The present invention is preferable over the prior art because it decreases the overall processing time associated with a module. The decreased processing time is a result of two factors. First, the amount of information transmitted over the network communication lines is decreased. In the prior art, the data or some modified version of the data is transmitted over the network communication lines to the local machine. Because the data is so very large and the bandwidth of the communication lines is limited, the transmission of data from one site to another is a time intensive process. By transmitting the module to the remote machine and analyzing the data at the remote location and transmitting only the output back to the local machine, the total amount of data transmitted between the two machines is greatly reduced.
Secondly, the overall processing time associated with the module is decreased because the present invention allows the module to run on an increased number of central processing units (CPUs) and an increased amount of random access memory (RAM). By running the application at the remote machines instead of the local machine, the resources (CPU and RAM) of the remote machine are utilized rather than the resources of the local machine. This leaves the resources of the local machine free to analyze other data, or preferably, run the present invention on a second remote machine. The effect of the decreased processing time is greatly enhanced when the present invention is employed on a plurality of remote machines because the modules utilize the resources of the plurality of remote machines as opposed to the resources of the single local machine. The use of the remote machine can be controlled by setting the executing priority of the module low so as not to interfere with the normal processing of the remote machine.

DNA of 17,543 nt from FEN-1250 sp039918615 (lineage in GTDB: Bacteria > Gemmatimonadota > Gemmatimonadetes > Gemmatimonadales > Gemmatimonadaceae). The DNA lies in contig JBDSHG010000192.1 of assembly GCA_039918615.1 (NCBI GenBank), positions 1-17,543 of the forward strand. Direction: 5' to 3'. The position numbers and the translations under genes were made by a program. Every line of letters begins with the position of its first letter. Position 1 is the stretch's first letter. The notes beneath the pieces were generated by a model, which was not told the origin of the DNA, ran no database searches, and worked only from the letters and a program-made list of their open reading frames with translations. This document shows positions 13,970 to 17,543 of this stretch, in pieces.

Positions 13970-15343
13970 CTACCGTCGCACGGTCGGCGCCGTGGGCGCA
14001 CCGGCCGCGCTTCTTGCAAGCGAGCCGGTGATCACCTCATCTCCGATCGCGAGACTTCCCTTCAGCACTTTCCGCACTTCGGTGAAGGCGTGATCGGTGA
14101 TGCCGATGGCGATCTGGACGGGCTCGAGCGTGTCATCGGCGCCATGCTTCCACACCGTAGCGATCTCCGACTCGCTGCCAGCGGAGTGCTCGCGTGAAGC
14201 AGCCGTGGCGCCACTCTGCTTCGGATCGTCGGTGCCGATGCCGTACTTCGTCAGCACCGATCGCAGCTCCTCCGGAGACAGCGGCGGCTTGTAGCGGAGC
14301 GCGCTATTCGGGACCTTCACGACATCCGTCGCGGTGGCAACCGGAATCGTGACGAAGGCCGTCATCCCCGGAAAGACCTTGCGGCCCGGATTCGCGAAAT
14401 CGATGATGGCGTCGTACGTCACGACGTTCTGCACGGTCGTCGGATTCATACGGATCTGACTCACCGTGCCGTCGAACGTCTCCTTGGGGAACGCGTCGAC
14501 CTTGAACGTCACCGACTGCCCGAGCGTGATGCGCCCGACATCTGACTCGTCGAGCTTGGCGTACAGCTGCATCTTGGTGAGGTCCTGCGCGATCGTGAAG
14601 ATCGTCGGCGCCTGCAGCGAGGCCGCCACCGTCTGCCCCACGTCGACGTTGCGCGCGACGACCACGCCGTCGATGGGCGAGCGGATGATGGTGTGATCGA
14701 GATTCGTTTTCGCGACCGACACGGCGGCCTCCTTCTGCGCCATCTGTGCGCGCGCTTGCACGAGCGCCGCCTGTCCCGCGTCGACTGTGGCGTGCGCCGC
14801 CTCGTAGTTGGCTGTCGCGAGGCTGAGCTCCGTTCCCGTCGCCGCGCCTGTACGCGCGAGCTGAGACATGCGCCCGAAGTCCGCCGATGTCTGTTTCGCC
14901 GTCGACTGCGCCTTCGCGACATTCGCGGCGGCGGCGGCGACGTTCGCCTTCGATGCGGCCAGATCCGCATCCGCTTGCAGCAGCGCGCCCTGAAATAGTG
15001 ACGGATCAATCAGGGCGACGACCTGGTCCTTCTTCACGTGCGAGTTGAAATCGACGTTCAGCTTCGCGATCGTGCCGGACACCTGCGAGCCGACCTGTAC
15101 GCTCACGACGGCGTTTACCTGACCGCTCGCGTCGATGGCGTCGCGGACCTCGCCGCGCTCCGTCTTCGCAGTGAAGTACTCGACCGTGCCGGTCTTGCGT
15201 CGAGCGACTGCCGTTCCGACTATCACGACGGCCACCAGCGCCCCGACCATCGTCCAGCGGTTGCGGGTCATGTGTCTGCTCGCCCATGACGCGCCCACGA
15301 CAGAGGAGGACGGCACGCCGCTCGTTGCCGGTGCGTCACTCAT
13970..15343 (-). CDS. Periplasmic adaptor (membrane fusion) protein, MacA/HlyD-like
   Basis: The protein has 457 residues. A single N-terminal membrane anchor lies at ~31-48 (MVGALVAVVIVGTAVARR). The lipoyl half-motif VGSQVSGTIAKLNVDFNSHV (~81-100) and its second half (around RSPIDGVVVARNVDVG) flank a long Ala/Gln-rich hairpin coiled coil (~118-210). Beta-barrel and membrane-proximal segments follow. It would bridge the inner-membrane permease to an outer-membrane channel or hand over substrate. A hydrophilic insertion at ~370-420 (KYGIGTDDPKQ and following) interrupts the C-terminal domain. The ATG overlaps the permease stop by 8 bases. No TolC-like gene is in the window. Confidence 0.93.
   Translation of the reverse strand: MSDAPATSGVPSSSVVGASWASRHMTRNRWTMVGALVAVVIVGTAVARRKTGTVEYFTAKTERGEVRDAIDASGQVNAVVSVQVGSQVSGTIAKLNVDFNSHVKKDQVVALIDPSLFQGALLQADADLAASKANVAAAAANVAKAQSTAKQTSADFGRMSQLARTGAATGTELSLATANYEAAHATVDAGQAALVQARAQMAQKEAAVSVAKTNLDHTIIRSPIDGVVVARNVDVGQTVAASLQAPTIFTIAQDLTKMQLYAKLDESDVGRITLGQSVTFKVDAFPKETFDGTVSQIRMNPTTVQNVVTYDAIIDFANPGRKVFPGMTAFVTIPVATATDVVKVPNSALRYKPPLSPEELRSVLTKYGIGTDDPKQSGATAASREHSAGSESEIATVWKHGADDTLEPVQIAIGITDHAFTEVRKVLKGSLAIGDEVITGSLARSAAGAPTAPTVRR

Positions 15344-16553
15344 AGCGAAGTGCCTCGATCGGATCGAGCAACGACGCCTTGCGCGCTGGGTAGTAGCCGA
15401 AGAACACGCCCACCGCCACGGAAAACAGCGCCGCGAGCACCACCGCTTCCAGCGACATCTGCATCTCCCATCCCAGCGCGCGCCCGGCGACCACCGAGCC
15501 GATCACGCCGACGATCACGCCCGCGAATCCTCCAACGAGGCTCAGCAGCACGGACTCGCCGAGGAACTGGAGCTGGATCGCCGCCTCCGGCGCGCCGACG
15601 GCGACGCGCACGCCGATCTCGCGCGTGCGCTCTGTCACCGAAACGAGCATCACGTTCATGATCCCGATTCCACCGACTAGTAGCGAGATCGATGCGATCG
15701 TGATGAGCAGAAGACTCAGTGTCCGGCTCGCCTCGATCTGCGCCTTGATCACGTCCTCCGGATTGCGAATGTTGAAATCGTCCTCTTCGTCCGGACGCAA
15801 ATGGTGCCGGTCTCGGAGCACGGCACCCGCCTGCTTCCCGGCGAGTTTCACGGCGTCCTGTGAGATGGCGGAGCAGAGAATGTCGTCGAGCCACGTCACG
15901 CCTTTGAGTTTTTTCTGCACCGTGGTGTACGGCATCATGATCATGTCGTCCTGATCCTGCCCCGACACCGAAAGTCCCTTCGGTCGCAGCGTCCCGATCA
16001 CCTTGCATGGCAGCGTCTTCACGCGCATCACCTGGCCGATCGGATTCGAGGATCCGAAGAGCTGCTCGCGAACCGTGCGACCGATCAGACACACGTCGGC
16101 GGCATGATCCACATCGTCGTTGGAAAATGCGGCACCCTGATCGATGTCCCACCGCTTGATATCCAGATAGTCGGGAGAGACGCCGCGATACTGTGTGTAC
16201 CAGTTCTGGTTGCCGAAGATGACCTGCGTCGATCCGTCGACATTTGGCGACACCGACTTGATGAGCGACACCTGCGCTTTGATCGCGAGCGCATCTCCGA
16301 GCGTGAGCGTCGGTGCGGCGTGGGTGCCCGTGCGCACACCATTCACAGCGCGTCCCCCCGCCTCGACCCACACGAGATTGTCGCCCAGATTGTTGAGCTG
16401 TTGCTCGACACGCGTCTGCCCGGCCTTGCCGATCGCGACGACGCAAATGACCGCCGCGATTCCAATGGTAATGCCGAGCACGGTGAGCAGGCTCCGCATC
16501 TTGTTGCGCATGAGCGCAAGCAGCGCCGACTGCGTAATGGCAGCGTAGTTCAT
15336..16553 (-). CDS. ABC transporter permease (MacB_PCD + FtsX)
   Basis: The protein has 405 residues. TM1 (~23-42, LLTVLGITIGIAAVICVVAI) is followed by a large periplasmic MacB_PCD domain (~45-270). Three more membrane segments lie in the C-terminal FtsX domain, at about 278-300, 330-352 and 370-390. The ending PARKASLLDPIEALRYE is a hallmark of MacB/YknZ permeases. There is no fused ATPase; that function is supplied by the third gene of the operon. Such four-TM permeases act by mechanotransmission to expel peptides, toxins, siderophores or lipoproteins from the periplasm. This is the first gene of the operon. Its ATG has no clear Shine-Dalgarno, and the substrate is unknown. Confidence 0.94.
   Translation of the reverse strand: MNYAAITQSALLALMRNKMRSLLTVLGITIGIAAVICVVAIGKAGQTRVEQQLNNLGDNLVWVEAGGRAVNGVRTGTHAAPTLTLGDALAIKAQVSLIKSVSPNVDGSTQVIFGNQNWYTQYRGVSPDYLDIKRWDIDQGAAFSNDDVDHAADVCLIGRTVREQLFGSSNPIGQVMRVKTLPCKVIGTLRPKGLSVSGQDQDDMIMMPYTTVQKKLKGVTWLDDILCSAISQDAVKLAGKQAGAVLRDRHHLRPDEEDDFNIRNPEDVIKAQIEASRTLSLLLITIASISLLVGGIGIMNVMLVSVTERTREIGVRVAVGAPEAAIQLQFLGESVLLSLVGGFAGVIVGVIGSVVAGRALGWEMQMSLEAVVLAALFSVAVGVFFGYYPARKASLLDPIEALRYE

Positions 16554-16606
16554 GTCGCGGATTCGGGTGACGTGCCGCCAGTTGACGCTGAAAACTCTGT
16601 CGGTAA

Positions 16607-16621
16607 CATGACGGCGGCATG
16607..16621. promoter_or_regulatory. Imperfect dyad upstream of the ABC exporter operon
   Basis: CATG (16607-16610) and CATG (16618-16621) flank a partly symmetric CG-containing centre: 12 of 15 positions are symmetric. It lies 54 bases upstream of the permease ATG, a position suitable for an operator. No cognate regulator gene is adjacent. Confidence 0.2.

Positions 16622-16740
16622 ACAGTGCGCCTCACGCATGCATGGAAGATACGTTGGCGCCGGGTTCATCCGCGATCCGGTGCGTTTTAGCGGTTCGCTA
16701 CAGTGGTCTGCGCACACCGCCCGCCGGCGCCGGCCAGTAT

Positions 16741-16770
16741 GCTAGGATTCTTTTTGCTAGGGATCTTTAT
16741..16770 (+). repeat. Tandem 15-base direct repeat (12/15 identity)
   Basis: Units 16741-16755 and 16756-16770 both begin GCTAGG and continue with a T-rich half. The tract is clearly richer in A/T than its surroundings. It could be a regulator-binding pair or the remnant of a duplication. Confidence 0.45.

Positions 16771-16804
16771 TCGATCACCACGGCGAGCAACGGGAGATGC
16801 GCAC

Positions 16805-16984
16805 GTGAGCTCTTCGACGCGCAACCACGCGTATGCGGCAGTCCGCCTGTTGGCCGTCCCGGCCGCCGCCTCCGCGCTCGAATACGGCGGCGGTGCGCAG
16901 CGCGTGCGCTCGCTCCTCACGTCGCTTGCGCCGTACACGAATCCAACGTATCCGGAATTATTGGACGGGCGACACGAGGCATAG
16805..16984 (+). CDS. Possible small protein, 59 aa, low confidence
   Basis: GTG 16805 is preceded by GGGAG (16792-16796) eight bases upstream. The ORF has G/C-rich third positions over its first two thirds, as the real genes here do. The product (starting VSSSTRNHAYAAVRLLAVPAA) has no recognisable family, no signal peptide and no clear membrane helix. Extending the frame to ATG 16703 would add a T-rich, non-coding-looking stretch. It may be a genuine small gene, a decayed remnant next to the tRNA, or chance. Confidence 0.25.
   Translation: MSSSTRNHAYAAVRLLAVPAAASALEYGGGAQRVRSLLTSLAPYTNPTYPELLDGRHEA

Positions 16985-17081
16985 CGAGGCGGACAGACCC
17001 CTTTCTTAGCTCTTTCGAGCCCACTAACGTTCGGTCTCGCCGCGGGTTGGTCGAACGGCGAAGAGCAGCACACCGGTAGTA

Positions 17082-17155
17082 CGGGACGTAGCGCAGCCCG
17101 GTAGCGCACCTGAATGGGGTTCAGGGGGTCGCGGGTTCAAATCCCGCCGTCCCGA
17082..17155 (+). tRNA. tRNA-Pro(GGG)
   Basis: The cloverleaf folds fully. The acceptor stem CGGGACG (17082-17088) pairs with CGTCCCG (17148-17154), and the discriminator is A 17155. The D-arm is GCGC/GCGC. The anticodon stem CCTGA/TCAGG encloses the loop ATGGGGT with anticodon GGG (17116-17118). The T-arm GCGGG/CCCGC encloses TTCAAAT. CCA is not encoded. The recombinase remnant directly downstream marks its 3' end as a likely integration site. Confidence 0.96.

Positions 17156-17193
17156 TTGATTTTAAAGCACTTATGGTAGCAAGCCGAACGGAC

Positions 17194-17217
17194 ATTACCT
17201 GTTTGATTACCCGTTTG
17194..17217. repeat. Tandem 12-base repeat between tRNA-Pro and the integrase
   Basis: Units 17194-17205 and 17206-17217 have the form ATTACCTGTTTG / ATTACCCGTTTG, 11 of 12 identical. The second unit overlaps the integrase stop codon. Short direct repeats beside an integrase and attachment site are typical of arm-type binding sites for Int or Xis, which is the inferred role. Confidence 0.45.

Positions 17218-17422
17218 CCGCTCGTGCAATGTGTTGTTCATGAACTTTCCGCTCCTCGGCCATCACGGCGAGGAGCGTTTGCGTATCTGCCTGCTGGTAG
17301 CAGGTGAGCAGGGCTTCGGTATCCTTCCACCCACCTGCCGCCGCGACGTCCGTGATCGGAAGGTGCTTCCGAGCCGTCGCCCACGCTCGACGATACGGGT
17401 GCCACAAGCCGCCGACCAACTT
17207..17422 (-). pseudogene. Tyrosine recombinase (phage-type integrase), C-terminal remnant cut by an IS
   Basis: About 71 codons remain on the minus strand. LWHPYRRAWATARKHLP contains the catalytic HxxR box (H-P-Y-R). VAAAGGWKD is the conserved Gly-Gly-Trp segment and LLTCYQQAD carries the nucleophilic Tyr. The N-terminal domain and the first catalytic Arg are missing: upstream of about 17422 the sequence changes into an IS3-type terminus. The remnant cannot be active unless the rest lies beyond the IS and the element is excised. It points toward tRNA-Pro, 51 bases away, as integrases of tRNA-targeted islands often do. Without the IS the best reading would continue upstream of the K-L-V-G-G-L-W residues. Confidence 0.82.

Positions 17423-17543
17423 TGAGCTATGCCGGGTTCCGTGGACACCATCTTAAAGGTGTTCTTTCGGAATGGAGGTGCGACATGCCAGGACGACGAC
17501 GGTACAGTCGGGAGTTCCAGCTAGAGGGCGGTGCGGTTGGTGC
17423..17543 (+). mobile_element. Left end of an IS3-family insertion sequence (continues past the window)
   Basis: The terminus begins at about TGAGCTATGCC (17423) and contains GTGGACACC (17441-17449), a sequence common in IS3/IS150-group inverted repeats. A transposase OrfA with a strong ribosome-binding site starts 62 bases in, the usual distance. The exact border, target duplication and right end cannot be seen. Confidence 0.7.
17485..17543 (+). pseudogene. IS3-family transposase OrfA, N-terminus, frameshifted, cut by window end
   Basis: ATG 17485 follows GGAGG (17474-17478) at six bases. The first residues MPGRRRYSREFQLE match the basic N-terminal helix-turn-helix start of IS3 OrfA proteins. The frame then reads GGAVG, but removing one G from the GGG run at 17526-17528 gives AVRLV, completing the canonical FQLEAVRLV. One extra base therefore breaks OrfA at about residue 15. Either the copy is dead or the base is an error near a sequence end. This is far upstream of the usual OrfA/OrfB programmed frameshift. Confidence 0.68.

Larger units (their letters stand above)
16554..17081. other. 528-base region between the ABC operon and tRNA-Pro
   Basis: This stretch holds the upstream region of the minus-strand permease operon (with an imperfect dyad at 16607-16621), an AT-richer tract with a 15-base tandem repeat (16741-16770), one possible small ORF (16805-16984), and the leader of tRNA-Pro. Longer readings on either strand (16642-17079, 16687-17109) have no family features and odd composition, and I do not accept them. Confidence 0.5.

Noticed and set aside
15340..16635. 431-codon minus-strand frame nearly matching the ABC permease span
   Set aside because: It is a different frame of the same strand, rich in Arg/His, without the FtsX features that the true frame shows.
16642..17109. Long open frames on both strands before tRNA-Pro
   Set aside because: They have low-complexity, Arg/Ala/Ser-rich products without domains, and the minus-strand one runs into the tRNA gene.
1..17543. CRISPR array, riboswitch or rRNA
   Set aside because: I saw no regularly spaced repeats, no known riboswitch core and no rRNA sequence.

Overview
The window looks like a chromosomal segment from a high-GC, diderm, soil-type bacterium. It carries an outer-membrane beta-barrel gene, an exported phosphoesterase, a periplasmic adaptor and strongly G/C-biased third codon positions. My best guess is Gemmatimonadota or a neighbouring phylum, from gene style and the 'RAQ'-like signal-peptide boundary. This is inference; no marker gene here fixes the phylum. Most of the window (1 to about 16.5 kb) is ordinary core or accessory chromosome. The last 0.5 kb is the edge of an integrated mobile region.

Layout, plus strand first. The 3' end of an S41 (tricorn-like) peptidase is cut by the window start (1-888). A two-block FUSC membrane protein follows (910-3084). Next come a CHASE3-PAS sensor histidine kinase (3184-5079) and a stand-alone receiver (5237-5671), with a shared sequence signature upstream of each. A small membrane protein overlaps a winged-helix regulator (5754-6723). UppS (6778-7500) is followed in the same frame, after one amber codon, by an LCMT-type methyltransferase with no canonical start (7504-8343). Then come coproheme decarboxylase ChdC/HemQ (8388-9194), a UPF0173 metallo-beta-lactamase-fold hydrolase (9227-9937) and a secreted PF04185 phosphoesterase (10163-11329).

The present invention is also preferable over the prior art because the present invention leaves the remote data in the same condition as the remote data was in prior to analysis. This is preferable because the data can then be used by other modules and applications on the local machine, the remote machine, or a third machine.
With respect to the above description, it is to be realized that the optimum dimensional relationships for the parts of the invention, to include variations in size, materials, shape, form, function and manner of operation, assembly and use, are deemed readily apparent and obvious to one skilled in the art, and all equivalent relationships to those illustrated in the drawings and described in the specification are intended to be encompassed by the present invention. The novel spirit of the present invention is still embodied by reordering or deleting some of the steps contained in this disclosure. The spirit of the invention is not meant to be limited in any way except by proper construction of the following claims.
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|U.S. Classification||709/217, 709/200, 709/201|
|International Classification||G06F9/50, G06F15/16, H04L29/06, H04L29/08|
|Cooperative Classification||H04L67/34, H04L69/329, H04L29/06, G06F9/4862|
|European Classification||H04L29/06, H04L29/08N33, G06F9/48C4P2M|
|Dec 5, 2002||AS||Assignment|
Owner name: INTERNATIONAL BUSINESS MACHINES CORPORATION, NEW Y
Free format text: ASSIGNMENT OF ASSIGNORS INTEREST;ASSIGNOR:HOOKS, CHARLES GORDON;REEL/FRAME:013572/0585
Effective date: 20021121
|Mar 28, 2011||REMI||Maintenance fee reminder mailed|
|Jun 10, 2011||FPAY||Fee payment|
Year of fee payment: 4
|Jun 10, 2011||SULP||Surcharge for late payment|
|Jul 12, 2011||AS||Assignment|
Owner name: GOOGLE INC., CALIFORNIA
Free format text: ASSIGNMENT OF ASSIGNORS INTEREST;ASSIGNOR:INTERNATIONAL BUSINESS MACHINES CORPORATION;REEL/FRAME:026664/0866
Effective date: 20110503
|Feb 23, 2015||FPAY||Fee payment|
Year of fee payment: 8